30,000 Lahontan cutthroat trout released in rehab effort
The last release this season of approximately 30,000 Lahontan cutthroat trout (LCT) into the Truckee River happened on June 26 near the rapids at River Ranch.
The reintroduction of the native trout is unique in that it gives fishermen the opportunity to not only catch, but “hook and cook” the tasty fish, which was listed as endangered more than 30 years ago.
The releases are part of a program being supervised by the California Department of Fish and Game and the United States Fish and Wildlife Service, who hope the species will ultimately re-establish itself.
But this batch will serve as much as guinea pigs as pioneers for the rare and threatened species.
The thousands of fish released will provide unique recreational opportunities and allow officials to evaluate how they are adapting to their once native habitat.
“In a nutshell, [we are doing it for] recreation and research,” said Lisa Heki, a fisheries complex manager for the U.S, Fish and Wildlife Service. “You can’t fish for Lahontan cutthroat trout anywhere else.”
In 1970, the LCT was listed as endangered in 1970 and reclassified five years later as threatened.
The Truckee River population will provide critical biological data that the agencies need to assess how the trout is fairing, biologically, and they hope fisherman will provide much of that information.
“We do want to hear from anglers.” Heki added.
The Lahontan cutthroat trout are the only native trout to the Truckee River Basin. They also inhabit, or did, several rivers and lakes in the Eastern Sierra, including the Carson and Walker rivers.
But some familiar with the fish and the environment are skeptical that the species will be able to re-root itself while competing with the non-native and more aggressive rainbows and brown trout.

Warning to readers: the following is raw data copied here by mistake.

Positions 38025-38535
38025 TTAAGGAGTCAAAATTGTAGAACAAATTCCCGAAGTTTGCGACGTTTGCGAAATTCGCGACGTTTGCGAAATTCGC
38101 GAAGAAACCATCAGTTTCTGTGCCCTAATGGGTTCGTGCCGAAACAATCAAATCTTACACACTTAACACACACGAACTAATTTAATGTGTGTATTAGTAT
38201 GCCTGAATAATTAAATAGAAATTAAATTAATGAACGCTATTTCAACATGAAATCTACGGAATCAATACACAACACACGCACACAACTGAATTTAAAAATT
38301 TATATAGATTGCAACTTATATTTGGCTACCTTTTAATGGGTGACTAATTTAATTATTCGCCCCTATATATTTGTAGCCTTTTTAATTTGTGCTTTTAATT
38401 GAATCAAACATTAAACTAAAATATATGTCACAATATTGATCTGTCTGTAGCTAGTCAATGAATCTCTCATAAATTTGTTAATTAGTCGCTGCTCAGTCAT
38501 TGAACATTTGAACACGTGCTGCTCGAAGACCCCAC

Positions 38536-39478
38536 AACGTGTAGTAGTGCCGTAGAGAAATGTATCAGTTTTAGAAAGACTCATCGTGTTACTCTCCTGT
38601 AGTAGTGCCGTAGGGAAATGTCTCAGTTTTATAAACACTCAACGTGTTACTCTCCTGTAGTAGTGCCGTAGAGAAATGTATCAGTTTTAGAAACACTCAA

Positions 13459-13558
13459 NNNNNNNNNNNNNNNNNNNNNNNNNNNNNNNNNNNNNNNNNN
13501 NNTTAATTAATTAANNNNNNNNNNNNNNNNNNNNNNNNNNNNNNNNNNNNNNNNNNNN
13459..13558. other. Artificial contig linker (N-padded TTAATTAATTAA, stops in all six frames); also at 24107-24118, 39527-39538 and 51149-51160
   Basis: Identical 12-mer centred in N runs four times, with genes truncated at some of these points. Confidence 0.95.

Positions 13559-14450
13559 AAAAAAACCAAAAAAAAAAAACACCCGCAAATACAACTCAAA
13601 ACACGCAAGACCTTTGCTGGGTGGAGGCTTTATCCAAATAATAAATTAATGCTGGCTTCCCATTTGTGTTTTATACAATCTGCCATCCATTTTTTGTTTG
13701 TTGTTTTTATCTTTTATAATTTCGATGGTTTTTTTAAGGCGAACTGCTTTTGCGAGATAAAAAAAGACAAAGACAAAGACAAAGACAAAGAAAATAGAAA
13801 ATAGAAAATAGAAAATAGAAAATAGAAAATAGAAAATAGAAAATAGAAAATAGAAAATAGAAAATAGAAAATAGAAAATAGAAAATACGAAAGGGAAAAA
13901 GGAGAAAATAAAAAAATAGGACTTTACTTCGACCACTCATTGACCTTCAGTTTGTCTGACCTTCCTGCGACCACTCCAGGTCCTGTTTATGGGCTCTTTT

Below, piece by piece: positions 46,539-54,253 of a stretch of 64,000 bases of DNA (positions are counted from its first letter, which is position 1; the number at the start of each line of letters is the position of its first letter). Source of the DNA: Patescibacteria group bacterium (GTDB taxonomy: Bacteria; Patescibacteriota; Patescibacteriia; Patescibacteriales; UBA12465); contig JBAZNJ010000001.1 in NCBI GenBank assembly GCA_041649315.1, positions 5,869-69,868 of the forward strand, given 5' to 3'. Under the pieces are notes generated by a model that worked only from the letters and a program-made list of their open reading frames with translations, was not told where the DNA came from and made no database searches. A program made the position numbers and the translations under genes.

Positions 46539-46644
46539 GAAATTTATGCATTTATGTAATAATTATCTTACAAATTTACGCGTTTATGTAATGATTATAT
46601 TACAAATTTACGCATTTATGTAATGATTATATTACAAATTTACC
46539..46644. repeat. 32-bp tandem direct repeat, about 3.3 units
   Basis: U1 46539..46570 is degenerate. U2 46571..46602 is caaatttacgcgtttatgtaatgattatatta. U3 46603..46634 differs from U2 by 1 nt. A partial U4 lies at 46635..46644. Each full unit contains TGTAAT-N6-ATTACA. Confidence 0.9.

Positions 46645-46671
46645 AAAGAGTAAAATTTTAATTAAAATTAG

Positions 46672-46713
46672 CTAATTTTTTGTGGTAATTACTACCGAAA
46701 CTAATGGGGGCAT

“I think reintroducing LCT in the main stem of the Truckee is a complete waste of time. I think they should work in the tributaries, because they could put barriers to keep the non native fish out,” said Ralph Cutter, owner of the California School Flyfishing. “As long as there are rainbows, they will agressively hybridize with the LCT.”
Still, Cutter said he strongly supported any attempts to bring back the native fish.
“I am an absolute, whole-hearted supporter of the reintroduction the of the native fish.
I am against how they are doing it, but I totally support the reintroduction of the native trout,” he said.
Cutter said he felt that Bronco and Grey creeks, scorched by the Martis Fire, would be the perfect setting for releases of the Lahontan cutthroats.
“A lot of the rainbows were wiped out by the effects of the fire. The time is ripe to re-introduce the LCT in Bronco and Grey creeks,” Cutter said. “But [any attempts] are worth it if my grandchildren can see the LCT in the Truckee River.”
River Ranch is one of eight spots on the Truckee River between the dam on Lake Tahoe and the Donner Creek confluence chosen for the releases, which began three weeks ago. Officials from the two agencies tripled the number of Lahontan cutthroat trout that would normally be released. At the same time, they have quit releasing rainbows and brown trout.
Stakeholder meetings have been held for the last several years in the Reno Tahoe area. Those meetings are designed to inform and elicit feedback from those who have a vested interest in the fisheries in the Truckee River.
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